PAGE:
The plunge in Chinese stocks on Monday, and again overnight, has sent investors and analysts going back into filings to learn more about a company's exposure to the country. The fear is that the horrible stock market is predicting an economic rout by the end of the year. In turn, stocks traded on Monday as if multinational companies would badly miss their recently provided financial projections, which would have trickle effects to the companies that supply them with goods and services.
The daunting images of China's stock market are still close to mind. Despite government efforts to support stocks (as is the case now), about two-thirds of the market's value was destroyed between October 2007 and October 2008. And as you can see in the below chart, things weren't exactly peachy for U.S. indices during that time span.
Granted, that was amid the explosion of a massive debt bubble, but having covered the situation back in the day, China's stock rout (and slowing economy) certainly was ruining investor confidence here at home -- and the planning of major U.S. companies.
Source: Yahoo Finance
The same thought patterns by investors on companies and China are already surfacing: "if the company lists China in its annual report, sell the stock." Ladies and gentlemen, that isn't exactly the correct approach.
Take motorcycle maker Harley-Davidson (HOG) - Get Report, for example. I met with the company's new CEO last night (company veteran -- very impressive leader, very in-depth knowledge of the brand today and its storied history) and the topic of China came up. Well, the reality is that Harley doesn't sell a ton of bikes in China -- it's just not a major market for the company yet. India and Vietnam are two key markets for Harley, which, if anything, have scant correlation to what's happening in China's stock market and economy. However, Harley's stock multiple will compress during bouts of China fears simply because it does business in the country.
Seeing the market toss a name like this out on the news flow is a prime example of what you should be looking to buy amid heavy volatility -- high-quality names that are getting lumped in with the headlines on China. I suggest spending some time today learning your company's exposure to China and other countries, for that matter. Know the percentage of sales for the top-five markets where the company does business -- they usually don't change much quarter to quarter, so what you find will basically be the same for years if there are no major acquisitions or big-time product releases.
If by chance you own stock in names such as Nike (NKE) - Get Report or Caterpillar (CAT) - Get Report -- two companies with direct China exposure -- then you should run down a checklist of things to look for if growth stands to slow in coming quarters (and to determine whether you should dump the stock).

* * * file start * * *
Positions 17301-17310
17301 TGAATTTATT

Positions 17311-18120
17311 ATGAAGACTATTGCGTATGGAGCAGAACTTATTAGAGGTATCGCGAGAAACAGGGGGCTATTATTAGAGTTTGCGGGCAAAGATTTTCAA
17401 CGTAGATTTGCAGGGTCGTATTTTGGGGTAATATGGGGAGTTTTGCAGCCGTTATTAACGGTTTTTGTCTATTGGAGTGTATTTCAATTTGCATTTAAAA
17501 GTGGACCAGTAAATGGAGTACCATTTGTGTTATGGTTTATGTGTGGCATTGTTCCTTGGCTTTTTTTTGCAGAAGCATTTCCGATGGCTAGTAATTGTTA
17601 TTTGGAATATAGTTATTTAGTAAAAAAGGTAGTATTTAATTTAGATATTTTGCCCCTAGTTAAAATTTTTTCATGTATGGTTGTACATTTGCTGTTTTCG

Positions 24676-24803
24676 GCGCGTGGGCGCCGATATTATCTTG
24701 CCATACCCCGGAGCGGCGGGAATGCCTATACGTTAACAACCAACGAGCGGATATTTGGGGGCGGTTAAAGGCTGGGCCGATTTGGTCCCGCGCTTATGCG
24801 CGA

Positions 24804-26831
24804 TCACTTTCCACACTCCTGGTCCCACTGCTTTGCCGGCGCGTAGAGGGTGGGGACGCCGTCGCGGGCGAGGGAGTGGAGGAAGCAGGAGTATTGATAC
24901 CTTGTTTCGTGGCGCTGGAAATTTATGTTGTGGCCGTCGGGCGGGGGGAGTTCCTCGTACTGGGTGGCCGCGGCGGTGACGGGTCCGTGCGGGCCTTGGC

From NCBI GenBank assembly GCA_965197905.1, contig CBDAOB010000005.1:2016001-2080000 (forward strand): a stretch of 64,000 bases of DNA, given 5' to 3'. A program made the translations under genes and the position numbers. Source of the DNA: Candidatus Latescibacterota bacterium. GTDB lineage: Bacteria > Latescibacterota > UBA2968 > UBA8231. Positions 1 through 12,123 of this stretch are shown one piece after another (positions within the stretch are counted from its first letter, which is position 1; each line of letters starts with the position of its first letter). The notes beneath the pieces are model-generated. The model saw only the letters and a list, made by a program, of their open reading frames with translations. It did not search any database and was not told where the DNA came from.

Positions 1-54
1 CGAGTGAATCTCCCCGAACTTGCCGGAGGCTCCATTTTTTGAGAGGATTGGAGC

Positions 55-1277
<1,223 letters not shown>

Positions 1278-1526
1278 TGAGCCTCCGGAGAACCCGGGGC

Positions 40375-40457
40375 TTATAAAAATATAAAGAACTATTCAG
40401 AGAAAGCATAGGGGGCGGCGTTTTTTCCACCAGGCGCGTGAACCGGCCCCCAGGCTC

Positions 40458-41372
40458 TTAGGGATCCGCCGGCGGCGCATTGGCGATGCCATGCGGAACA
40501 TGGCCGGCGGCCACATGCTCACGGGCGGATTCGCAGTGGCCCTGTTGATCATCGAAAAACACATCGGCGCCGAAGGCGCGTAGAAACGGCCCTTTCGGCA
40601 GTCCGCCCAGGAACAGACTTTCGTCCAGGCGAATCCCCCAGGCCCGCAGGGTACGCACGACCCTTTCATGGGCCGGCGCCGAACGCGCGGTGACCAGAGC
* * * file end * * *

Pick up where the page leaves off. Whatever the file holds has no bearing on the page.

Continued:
Here is a basic checklist:
Earnings call: Comb earnings call transcripts (they are piling up as we speak!) and keyword "China." This may be rudimentary advice, but I can tell you from experience that investors should kick themselves in the face for not "keywording" transcripts to learn important information. It's embarrassing if you don't. Nevertheless, you are looking for executives flat out saying growth in China has slowed in the second quarter. For those companies that are doing well in China, say Starbucks (SBUX) - Get Report, you are trying to determine the drivers of their performance and whether they could evaporate due to the market's plunge and slowing economy. You don't want to be surprised in the third or fourth quarters.
Sales in China: Compare the sales growth rates on a sequential basis. I will be doing this when handbag makerCoach (COH) reports soon because it has a pretty sizable China business. Over the past two quarters, Coach's sales in China have slowed by a couple percentage points plus the CEO has been making some cautious comments on China's outlook. You definitely don't want to see things like that as a company is investing in infrastructure in China.
Inventory: This may be tougher to detect because execs often don't share the components of company inventory, only offering up the consolidated amount on the balance sheet. But, if your company has over 10% of its business (annual sales) in China, and inventory growth has oddly spiked sequentially, I would be concerned some of the build is from China. The build would reflect unexpected slowdowns in incoming order rates, which could lead to profit-busting markdowns in coming quarters. And, it could lead to manufacturing inefficiencies that weigh on the bottom line.
Editor's Note: This article was originally published at 10 a.m. EDT on Real Money on July 28.
This article is commentary by an independent contributor. At the time of publication, the author held TK positions in the stocks mentioned.